“Water.” He replied. “Much more precious than oil.”

“20% of all oil revenue goes to making water.” Making water? My driver was born in the South of India, but had grown up in Abu Dhabi. He moved with his family when he was just a child. But he is still Indian, not Emirati. I recalled another driver saying to me in the morning that “he hated the taste of the water here – all processed water, not like my water, not like Pakistani water. That’s real water, water from the mountains.” But he was not in the mountains (which this day is probably good for extending his life-expectancy in Pakistan). He, a cab-driver, like my Indian guide, was in the UAE. Both came for the money. “I hate it here – the heat. But the money…”

There is an irony in the endless oil-bought wealth of the UAE. All that oil, all that mashed up life from bygone millions of years, is fueling an economic boom in a country with virtually no population that is allowing them to do what only alchemists have dreamed of in all the ages of all the world: to make gardens out of the desert.

Drive in Abu Dhabi, in the endless, thick moisture that is the air and you see green EVERYWHERE. Along the highway, that same spit between Abu Dhabi and Dubai, the world is being transformed. But unlike almost everywhere else in the world, where the desert is encroaching on what had been fertile pasture or semi-arid land, in the UAE the desert is in hard retreat. There are fields and fields and fields of trees, and endless acres of that most notorious water-thief, lawn grass. Step outside the City onto the Emir’s road and you see entire farms of green – not sheep farms or cattle farms – plant farms. And snaking through each and every carefully planted mound and tree is a tiny black hose, connected, after endless miles, to a water/irrigation system. It’s drip agriculture, dispensing water with great efficiency, little waste and astonishing results. Forests in the desert.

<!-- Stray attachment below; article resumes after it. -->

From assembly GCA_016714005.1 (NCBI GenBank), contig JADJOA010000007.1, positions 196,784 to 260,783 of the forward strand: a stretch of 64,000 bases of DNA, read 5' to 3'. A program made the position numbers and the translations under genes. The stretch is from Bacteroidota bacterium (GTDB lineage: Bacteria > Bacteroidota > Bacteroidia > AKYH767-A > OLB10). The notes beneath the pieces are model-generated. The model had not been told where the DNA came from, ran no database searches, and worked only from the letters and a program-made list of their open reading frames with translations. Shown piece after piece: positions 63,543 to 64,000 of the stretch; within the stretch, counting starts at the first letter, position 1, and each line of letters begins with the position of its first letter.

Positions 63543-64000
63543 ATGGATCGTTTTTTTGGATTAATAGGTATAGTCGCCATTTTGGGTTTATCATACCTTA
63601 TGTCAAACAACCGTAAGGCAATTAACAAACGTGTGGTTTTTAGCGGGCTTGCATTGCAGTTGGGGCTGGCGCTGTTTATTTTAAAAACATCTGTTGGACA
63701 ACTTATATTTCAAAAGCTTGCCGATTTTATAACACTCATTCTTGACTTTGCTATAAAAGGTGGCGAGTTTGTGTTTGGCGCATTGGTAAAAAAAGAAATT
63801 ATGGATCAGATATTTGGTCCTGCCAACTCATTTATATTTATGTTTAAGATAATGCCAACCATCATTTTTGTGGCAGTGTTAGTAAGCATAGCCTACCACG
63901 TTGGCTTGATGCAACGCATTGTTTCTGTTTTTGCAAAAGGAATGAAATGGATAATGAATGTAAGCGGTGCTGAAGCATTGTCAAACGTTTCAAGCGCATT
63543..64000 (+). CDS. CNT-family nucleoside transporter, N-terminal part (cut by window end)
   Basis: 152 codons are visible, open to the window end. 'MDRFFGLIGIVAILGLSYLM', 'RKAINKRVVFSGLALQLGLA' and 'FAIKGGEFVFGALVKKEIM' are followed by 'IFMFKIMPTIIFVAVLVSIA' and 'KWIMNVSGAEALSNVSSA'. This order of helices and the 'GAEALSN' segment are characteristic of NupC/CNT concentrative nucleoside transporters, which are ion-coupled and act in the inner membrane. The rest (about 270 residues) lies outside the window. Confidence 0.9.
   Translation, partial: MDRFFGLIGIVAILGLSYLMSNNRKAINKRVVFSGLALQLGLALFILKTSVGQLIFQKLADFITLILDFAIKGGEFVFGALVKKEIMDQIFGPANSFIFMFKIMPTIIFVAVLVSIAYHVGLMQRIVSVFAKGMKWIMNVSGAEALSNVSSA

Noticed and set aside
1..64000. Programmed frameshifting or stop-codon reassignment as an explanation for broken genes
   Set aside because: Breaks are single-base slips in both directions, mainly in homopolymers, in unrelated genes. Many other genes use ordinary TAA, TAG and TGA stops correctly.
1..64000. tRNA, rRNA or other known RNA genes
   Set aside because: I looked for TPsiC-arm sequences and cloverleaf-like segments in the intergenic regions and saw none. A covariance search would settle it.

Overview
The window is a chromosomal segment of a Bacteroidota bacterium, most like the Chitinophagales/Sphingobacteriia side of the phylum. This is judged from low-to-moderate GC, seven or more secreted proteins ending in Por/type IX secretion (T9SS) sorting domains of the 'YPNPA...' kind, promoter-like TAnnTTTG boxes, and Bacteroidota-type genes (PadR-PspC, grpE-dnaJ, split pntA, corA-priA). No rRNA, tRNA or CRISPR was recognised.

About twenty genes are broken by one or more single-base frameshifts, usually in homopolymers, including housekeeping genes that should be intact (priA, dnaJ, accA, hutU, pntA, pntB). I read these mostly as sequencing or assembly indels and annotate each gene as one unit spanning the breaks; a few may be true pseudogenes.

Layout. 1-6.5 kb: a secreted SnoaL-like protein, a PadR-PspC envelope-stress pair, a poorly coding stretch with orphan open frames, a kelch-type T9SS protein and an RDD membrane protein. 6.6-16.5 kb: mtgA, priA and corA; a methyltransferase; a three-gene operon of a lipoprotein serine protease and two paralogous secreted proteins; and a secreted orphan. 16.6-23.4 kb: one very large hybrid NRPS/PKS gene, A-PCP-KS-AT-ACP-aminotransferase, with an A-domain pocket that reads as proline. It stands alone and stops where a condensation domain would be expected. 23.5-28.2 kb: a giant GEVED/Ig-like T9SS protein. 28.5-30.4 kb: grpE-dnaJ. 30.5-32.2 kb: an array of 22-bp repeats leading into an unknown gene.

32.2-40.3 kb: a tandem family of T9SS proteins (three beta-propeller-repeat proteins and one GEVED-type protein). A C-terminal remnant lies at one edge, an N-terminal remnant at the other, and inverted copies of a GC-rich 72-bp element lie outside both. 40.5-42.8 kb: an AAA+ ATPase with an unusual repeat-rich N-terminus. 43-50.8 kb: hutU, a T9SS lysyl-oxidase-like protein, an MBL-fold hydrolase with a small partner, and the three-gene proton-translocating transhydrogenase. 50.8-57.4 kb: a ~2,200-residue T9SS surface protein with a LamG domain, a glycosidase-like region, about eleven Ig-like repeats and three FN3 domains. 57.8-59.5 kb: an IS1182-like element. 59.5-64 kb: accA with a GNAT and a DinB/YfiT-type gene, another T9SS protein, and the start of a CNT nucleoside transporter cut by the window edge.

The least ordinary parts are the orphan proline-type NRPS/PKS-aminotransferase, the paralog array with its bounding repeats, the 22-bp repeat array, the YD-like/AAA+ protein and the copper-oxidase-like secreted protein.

“I think you are another of those desert loving English,” Prince Faisal (who went on to become King of Jordan) said to T.E. Lawrence during one of their first meetings. “While I,” he said. “I long for the gardens of Cordoba.” Those legendary hanging gardens in Babylon were one of the Seven Wonders of the Ancient World. But they are as much legend as archaeology (though more traces of them have been found). To make a paradise in the desert is so utterly far fetched as to become legend. It can’t be done. Except that it can. And the force behind it is oil. The next time you get into your car consider that some percentage of the money you hand to the gas station will find its way back to governments and people using it to make these lush gardens in the desert.

And here’s one – Abu Dhabi, an utterly desert-based country, has, according to a press release by Siemens announcing another desalination plant, “Abu Dhabi has the world's third-highest per capita drinking-water consumption. And according to the Abu Dhabi Water and Electricity Authority (ADWEA), daily water consumption is set to increase to 3.57 million cubic meters by 2015.” Longing for the gardens of Cordoba.

It was getting dark, finally. The camel had lost two bones now; that rib bone and now a vertebra. We put the rib bone back.

The vertebra has moved to Washington.